What is a Urinary Catheter?
A urinary catheter is a silicone or plastic tube used to allow drainage of urine through the bladder. They are most commonly placed through the urethra, but some patients have an alternative passage surgically created such as a suprapubic tube.
Why might I need a Urinary Catheter?
Some patients are unable to empty their bladder through normal urination. For patients who are unable to drain their bladder normally and cannot perform self-catheterization on a regular basis, a urinary catheter may be the most reasonable option for them. Urinary catheter can remain in for long periods of time, but do require maintenance.
Catheters may also be used prior to a surgical treatment, such as a TURP, that is expected to restore the ability to urinate.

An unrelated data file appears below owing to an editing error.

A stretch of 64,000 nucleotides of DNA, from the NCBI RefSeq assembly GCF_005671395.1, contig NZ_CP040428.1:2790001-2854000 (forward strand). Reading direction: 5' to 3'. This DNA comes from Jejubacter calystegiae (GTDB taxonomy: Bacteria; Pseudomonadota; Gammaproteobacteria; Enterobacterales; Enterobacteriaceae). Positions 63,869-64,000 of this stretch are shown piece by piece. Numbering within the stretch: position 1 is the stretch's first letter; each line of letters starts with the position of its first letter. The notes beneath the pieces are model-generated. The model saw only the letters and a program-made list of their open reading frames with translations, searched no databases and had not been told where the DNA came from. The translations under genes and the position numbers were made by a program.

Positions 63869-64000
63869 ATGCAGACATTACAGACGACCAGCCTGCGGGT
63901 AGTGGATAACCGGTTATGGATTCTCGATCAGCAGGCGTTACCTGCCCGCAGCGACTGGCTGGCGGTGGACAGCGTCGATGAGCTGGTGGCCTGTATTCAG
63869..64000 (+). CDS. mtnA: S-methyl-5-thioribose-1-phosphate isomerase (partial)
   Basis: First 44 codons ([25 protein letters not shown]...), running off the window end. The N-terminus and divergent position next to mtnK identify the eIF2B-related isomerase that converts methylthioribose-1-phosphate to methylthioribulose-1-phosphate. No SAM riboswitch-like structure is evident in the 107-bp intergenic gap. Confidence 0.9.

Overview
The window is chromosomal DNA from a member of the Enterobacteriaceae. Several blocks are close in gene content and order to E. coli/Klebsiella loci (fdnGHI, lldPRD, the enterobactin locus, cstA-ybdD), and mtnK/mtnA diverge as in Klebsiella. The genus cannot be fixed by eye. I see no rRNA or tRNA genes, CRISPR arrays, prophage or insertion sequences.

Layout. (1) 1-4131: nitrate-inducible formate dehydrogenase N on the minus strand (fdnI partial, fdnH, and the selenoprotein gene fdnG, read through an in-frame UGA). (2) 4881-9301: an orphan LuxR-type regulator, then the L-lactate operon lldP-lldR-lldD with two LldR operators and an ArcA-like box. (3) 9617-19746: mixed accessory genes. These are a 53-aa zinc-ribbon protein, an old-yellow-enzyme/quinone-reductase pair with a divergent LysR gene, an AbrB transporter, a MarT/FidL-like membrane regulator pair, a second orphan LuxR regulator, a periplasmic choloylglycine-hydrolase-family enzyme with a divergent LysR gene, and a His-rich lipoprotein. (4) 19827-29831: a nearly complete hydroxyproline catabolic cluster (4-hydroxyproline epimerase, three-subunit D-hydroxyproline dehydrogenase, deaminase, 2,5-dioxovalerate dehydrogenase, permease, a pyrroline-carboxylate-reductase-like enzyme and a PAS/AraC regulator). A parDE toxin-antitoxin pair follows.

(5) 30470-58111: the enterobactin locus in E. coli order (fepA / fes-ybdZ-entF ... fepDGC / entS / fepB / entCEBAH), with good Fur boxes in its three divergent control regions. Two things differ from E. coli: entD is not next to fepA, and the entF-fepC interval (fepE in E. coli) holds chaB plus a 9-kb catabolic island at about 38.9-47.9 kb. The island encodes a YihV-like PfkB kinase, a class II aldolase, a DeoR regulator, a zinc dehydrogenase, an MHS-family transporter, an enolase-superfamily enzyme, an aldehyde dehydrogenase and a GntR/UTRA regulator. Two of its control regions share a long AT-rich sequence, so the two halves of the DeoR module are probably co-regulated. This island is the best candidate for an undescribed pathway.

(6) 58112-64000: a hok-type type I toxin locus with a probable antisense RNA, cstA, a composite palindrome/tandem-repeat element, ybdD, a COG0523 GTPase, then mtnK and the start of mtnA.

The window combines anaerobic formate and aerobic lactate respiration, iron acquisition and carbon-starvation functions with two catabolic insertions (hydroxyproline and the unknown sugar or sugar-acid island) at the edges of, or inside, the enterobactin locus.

Catheters are used for short periods of time after many procedures, but typically do not require replacement.
How often should a catheter be changed?
Catheters should be changed on a monthly basis. This can happen at home with a visiting nurse service, or in the doctors office.
What are the risks of long-term catheterization?
The greatest risk of using a urinary catheter for a long period of time is infection of the urinary tract. Signs of infection include painful spasms, leakage of urine, new blood in urine, and fever. Foul odor and cloudy urine are not reliable signs of infection. If you have an infection, you may require antibiotics and a change of your catheter. Other risks include erosion, bleeding, and with very long use, changes to the bladder that may increase risk of cancer of the bladder.